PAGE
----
Study detailed in Cancer Research describes threshold for Myc in immune system cancer.

Scientists at the Stanford University School of Medicine report that lowering levels of a cancer signal beyond a specific point in mice reverses uncontrolled cell growth, returning tumor cells to their normal state.

The researchers identified a precise threshold of the signaling molecule Myc that determined the fate of tumor cells in an immune system cancer. Above the threshold, Myc drove immune cells to grow too large and multiply uncontrollably. When Myc levels were lowered, the same cells shrank to normal size, stopped multiplying, and began dying normally, according to the Stanford team.

Previous research demonstrated that turning Myc and other cancer signals all the way off can kill a tumor. This is the first time, however, that scientists have demonstrated a specific point at which a cancer signal reverted to a healthy level, remarks Catherine Shachaf, Ph.D., an instructor in microbiology and immunology and lead coauthor of the study.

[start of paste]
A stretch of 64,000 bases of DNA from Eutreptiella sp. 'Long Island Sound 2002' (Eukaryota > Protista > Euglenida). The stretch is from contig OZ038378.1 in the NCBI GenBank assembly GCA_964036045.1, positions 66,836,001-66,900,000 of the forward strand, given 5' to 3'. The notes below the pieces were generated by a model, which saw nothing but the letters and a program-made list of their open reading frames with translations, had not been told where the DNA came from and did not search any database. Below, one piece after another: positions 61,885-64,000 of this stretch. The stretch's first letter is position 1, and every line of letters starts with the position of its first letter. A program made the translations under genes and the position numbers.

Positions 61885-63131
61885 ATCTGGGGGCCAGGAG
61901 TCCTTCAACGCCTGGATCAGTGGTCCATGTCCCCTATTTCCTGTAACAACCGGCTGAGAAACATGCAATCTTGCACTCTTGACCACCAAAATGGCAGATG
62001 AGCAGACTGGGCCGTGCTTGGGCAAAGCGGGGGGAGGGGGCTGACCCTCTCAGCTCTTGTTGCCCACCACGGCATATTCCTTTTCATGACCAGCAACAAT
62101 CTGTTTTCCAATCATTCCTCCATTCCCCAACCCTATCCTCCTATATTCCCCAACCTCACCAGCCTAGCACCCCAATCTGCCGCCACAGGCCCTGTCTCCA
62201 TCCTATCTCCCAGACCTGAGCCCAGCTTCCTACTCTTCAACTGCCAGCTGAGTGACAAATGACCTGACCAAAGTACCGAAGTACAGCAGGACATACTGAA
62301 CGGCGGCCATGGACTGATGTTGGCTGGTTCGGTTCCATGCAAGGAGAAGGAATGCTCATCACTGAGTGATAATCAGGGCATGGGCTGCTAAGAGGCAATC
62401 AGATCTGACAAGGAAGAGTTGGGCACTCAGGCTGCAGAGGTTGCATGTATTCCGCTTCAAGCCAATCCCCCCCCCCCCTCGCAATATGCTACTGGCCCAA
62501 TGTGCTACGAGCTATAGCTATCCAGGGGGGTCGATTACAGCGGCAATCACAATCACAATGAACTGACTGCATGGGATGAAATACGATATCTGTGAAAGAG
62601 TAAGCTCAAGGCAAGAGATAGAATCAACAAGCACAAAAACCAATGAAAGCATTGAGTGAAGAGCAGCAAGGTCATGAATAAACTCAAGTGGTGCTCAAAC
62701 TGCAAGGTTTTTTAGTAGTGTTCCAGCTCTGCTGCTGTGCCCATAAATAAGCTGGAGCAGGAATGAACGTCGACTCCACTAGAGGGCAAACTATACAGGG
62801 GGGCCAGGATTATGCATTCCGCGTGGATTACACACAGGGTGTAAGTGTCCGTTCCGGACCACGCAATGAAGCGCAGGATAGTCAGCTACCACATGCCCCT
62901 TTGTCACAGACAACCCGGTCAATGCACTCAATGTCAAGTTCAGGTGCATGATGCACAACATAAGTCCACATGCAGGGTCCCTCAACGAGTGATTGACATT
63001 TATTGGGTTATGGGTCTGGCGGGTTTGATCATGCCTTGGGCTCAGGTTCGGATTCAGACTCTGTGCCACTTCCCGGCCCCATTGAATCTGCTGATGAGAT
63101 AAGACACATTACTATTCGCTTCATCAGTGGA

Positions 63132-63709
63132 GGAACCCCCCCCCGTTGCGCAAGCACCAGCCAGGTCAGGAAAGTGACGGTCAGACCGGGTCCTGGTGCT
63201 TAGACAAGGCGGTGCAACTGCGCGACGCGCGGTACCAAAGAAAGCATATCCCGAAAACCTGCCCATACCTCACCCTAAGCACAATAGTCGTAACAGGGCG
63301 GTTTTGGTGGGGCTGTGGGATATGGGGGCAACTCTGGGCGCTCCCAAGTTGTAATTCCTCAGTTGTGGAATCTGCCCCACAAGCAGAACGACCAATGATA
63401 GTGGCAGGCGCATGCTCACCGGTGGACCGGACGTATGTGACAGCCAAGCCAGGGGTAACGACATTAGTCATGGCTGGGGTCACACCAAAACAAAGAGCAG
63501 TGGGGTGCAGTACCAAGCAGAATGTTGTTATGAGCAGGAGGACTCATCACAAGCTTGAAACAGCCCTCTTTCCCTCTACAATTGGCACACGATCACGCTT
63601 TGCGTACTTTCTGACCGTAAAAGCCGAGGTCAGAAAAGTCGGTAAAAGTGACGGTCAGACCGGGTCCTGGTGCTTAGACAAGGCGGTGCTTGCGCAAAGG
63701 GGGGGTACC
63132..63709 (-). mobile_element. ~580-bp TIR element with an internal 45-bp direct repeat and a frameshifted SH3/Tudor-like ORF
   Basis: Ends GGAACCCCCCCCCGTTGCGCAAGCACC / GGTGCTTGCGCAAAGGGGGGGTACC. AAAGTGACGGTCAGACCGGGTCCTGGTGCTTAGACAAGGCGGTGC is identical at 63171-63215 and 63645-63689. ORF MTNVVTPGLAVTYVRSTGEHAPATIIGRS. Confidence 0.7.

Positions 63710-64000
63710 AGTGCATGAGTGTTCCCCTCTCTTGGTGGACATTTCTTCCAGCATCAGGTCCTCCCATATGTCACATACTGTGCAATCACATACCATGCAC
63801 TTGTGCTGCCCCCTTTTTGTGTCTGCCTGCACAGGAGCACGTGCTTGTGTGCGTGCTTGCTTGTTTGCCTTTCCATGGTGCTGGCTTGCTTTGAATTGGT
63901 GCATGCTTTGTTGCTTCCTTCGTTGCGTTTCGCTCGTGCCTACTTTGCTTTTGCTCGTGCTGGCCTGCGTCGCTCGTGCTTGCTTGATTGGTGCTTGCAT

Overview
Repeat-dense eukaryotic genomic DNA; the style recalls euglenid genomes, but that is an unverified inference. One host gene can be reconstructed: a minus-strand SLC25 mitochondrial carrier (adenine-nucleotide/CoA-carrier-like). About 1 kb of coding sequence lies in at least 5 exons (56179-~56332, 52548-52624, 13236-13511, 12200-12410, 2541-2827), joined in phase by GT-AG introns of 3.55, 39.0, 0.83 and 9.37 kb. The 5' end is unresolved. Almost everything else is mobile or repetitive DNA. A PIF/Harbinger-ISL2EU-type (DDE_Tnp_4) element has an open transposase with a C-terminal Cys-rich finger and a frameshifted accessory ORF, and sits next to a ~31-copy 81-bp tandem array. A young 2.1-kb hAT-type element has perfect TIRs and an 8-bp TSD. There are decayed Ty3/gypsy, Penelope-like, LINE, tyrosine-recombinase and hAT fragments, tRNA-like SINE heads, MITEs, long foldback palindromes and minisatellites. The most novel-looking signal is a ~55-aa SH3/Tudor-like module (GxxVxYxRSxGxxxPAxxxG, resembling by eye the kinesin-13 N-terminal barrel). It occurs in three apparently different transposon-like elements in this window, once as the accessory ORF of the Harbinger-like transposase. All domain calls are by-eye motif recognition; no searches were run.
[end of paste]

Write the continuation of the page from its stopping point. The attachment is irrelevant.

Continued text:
This is an important finding, since Myc functions in both healthy and cancerous cells as a transcription factor. Myc is essential at lower levels for normal cell function. So switching Myc all the way off is not an option for treating cancer, the investigators point out.

The Stanford group used mice that were genetically engineered to develop Myc-driven tumors in response to a chemical in their drinking water. They lowered Myc from the cancer-causing level to the point at which tumor cells returned to normal. At this level the researchers examined changes in gene activity, protein levels, protein activation inside the cells, and the appearance of cell-labeling proteins on the exterior surface of the cells. They then created a program to help them see how these different types of data fit together.

“At the Myc threshold, there is a big change: Programmed cell death becomes dominant over growth,” explains Andrew Gentles, Ph.D., a research associate in radiology, and lead coauthor of the paper. The threshold was characterized by both a return of normal controls on the cell’s life cycle, which stopped inappropriate growth, and reactivation of the pathways that prompt normal cell death, he continues.

The findings are published in the July 1 issue of Cancer Research.

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